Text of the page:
We Might Lose One of the West’s Last Wild Rivers
The Gila is America’s most endangered river. What do we stand to lose if it disappears thanks to climate change and overuse?
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In a dry corner of the country, the Gila River corridor is lush and green. There are ancient, 20-foot-wide cottonwoods along the banks and rare Gila Trout in the riffles. The river’s source is the Gila Wilderness, the first wilderness area in the U.S.—set aside in 1924 because of a push from Aldo Leopold, who saw the value of an unbroken, untouched landscape and recognized the Gila’s biological and topographic diversity.
Where the Gila spills out of the wilderness and into the Cliff-Gila valley, it irrigates a range of food crops. Upstream, it’s home to one of the highest concentrations of breeding birds in the country, including the endangered southwestern willow flycatcher, and it supports one of the last remaining intact native fish communities. There is tricky, ephemeral paddling in the upper reaches, called the Gila Wilderness Run, and farther downstream, you can float the less technical, but still beautiful Gila Box. That combination of rare factors reflects the fact that the Gila is one of the few undammed western rivers and the last major free flowing river in New Mexico, which means ecological processes, flows, habitat, and more are as undisturbed as they can be in a heavily human-influenced world.
Whatever part of water use you might think is most important—from farms to fish to floating—the Gila is a stronghold, but right now its tenability as a habitat and a water source is threatened by nature and by humans. This year is a tipping point.
On April 16, American Rivers announced their annual most endangered rivers list, a yearly marker for the health of rivers, and in 2019, the Gila was number one. Scientists estimate that, due to climate change, the snowpack that feeds the Gila will be gone by mid-century and flows will shrink by up to 10 percent over the same period. Global warming is wringing the river dry, and a proposed major diversion project that could pull 14,000 acre feet—about the equivalent of the yearly water use for 30,000 households—out of the river each year, stressing it even further.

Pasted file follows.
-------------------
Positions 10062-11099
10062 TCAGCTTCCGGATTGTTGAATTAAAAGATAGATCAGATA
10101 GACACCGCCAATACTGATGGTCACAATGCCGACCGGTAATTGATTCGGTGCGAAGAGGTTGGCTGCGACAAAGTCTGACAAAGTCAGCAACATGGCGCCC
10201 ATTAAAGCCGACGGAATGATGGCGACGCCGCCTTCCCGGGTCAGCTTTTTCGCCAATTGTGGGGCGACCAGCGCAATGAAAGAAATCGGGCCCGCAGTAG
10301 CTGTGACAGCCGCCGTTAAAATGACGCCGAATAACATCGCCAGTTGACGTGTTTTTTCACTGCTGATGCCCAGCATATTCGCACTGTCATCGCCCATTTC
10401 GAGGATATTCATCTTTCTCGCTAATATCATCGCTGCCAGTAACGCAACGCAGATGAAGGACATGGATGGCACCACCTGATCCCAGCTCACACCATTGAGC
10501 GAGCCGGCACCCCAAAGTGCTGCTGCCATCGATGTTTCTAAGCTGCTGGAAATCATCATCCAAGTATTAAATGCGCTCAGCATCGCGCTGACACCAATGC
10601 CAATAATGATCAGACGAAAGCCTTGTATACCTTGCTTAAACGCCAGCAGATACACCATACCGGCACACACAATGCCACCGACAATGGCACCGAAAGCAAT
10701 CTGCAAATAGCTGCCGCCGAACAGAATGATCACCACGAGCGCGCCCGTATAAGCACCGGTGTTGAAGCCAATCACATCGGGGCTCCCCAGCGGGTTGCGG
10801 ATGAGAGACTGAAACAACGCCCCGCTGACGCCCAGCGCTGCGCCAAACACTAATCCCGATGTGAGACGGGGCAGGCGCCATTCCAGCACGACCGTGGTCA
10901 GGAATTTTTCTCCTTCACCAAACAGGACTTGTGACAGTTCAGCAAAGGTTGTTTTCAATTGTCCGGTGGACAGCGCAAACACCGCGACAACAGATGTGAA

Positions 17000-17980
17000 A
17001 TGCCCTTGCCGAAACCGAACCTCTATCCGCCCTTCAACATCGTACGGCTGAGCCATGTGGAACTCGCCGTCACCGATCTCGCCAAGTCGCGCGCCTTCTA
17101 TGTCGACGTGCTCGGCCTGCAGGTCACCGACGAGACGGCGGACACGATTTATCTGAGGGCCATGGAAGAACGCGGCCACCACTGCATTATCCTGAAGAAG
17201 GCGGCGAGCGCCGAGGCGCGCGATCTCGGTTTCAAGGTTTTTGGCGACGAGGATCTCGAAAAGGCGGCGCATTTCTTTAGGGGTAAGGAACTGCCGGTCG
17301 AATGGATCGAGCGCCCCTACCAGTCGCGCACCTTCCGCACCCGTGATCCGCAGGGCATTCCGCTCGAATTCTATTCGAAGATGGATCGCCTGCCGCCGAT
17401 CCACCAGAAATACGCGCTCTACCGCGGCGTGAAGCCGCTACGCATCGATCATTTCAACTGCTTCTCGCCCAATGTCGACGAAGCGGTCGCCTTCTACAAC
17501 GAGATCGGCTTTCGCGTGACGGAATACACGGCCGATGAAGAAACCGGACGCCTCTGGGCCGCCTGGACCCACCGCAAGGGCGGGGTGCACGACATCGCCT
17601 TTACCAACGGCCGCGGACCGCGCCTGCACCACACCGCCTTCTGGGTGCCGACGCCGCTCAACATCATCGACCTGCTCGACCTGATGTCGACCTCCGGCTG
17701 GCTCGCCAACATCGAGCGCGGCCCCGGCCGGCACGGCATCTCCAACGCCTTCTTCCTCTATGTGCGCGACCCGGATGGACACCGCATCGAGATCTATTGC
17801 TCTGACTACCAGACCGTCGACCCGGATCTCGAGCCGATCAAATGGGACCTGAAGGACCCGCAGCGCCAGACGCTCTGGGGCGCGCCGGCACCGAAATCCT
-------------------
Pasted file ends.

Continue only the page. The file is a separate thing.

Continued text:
On April 16, American Rivers announced their annual most endangered rivers list, a yearly marker for the health of rivers, and in 2019, the Gila was number one.
“It’s a river that’s ground zero for climate, and if the diversion were put in place it would seriously disrupt things,” says Sinjin Eberle, American Rivers’ Communications Director for the Intermountain West. He says that the diversion project could cost hundreds of millions of dollars and yield little to no water due to low flows on the river and climate change.
There have been a series of planned and failed diversion plans on the Gila since the 1960s, says Allyson Siwik, the director of the Gila Conservation Coalition, but this one had been threatening the river for a decade and a half. The impetus dates back to 2004, when Congress passed the Arizona Water Settlements Act. In the settlement, New Mexico received access to 14,000 acre-feet of river water and $66 million of federal money to spend on water projects.